Another fast track

Published April 11, 2007

Pinellas County's first charter high school - St. Petersburg Collegiate High School - got the highest marks in the county last year on the state's school accountability report.

The charter, which allows students to take college classes to earn credits toward a high school diploma and an associate's degree at the same time, operates as a school within a school on St. Petersburg College's Gibbs campus.

Now school district officials are hoping to replicate that success with a new partnership with SPC.

School Board members voted Tuesday to approve a dual-enrollment agreement that will establish an Early College Program at SPC Clearwater.

Beginning with the 2007-08 school year, students in grades 11 and 12 will be able to take classes to earn both high school and college credits.

"It's an incredible way for us to continue to serve our community," said Carl Kuttler, president of St. Petersburg College.

The Early College Program will be similar to the Collegiate High School, which started in 2004, but with a few differences:

- Collegiate High offers a precollege track for sophomores. The new program will serve only juniors and seniors.

- Students in the new program must meet state requirements for dual credit, including keeping a 3.0 grade point average and passing a college placement test.

- Students in the new program will be fully enrolled in both a home high school and SPC. They can participate in high school sports and extracurricular activities and graduate from their home high schools.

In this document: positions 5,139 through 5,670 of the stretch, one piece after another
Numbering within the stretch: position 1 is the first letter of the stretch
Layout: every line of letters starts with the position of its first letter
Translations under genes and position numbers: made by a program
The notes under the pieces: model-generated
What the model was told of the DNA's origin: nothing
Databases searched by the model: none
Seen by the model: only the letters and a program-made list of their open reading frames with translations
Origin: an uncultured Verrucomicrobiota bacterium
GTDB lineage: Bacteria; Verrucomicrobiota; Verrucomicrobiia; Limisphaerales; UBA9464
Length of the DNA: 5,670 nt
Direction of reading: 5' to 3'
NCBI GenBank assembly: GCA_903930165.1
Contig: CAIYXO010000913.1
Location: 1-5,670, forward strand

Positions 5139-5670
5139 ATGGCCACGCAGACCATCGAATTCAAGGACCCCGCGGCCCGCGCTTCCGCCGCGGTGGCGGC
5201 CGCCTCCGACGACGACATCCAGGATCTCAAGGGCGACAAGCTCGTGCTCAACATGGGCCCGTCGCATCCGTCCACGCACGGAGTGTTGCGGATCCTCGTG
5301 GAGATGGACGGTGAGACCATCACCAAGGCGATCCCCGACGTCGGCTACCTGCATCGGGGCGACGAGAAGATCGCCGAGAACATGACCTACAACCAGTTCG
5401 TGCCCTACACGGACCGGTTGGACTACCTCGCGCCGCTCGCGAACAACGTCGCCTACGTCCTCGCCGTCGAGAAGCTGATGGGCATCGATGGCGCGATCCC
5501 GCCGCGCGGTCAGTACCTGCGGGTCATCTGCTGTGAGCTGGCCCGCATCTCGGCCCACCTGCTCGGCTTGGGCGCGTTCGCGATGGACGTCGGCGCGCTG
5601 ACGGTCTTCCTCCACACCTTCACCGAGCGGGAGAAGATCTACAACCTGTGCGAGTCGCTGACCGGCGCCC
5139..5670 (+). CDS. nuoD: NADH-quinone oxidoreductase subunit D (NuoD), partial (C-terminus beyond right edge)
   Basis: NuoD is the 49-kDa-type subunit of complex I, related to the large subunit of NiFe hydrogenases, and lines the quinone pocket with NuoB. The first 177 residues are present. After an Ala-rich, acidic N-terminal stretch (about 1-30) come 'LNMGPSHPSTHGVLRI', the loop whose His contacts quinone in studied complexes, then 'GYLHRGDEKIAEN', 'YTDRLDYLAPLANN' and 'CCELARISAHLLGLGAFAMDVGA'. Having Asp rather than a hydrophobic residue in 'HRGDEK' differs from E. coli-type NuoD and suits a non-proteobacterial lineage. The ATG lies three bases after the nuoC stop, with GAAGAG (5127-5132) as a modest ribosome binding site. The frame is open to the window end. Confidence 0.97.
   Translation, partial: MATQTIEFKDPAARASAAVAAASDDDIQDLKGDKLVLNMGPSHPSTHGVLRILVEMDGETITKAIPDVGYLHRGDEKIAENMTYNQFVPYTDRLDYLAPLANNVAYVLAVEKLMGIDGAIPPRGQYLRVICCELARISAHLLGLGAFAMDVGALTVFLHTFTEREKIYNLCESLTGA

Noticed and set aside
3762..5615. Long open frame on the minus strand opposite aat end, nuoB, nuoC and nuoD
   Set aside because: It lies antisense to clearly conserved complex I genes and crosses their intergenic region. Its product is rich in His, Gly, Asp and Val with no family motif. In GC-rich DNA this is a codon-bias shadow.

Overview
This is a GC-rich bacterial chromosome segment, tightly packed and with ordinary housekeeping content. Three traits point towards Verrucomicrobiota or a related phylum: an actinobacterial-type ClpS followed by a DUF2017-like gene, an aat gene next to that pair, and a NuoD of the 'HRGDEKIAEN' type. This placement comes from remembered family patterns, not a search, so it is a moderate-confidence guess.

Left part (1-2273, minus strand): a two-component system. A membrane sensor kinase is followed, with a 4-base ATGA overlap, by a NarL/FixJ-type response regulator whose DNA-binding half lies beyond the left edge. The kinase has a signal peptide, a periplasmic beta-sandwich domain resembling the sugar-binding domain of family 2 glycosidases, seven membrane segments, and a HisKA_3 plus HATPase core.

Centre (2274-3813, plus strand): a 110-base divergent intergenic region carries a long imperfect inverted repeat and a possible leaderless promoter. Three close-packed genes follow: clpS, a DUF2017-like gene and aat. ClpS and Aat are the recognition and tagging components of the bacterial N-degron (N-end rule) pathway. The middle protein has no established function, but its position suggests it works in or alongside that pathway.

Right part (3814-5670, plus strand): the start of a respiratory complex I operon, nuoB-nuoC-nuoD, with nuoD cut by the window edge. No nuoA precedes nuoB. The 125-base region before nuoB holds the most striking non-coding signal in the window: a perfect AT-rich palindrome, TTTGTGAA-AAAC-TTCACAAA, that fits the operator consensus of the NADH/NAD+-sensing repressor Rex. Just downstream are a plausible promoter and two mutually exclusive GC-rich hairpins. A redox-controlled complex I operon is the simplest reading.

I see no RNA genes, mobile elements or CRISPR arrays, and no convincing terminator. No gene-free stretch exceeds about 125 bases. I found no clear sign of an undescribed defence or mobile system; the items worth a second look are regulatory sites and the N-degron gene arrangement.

Collegiate High School, on the other hand, operates as a "school within a school," where students take classes in portables on the Gibbs campus and in college classrooms there. Students earn their high school diplomas through Collegiate High and can earn enough credits to receive an associate of arts degree.

Both programs are free. The new partnership will be open to students countywide, but north county students are being targeted because of proximity.

The partnership is one of many similar programs happening across the country.

"It's a great idea for what we need today. I'm not so sure it would have flown as well back 10 years ago ... but we need to keep looking forward," said Julie Janssen, a Pinellas deputy superintendent.

Fast Facts:

The new Early College Program

- For the first year, enrollment will be capped at 250 students.

- Enrollment is open to public school, private school and homeschooled students, as long as they are county residents.

- Students who will be juniors or seniors at the beginning of the 2007-08 school year who want to apply must attend one of three information sessions, April 25, 26 and 27, each from 7 to 9 p.m. in the Arts Auditorium at the SPC Clearwater campus, 2465 Drew St.

- Have questions? Call 791-5970.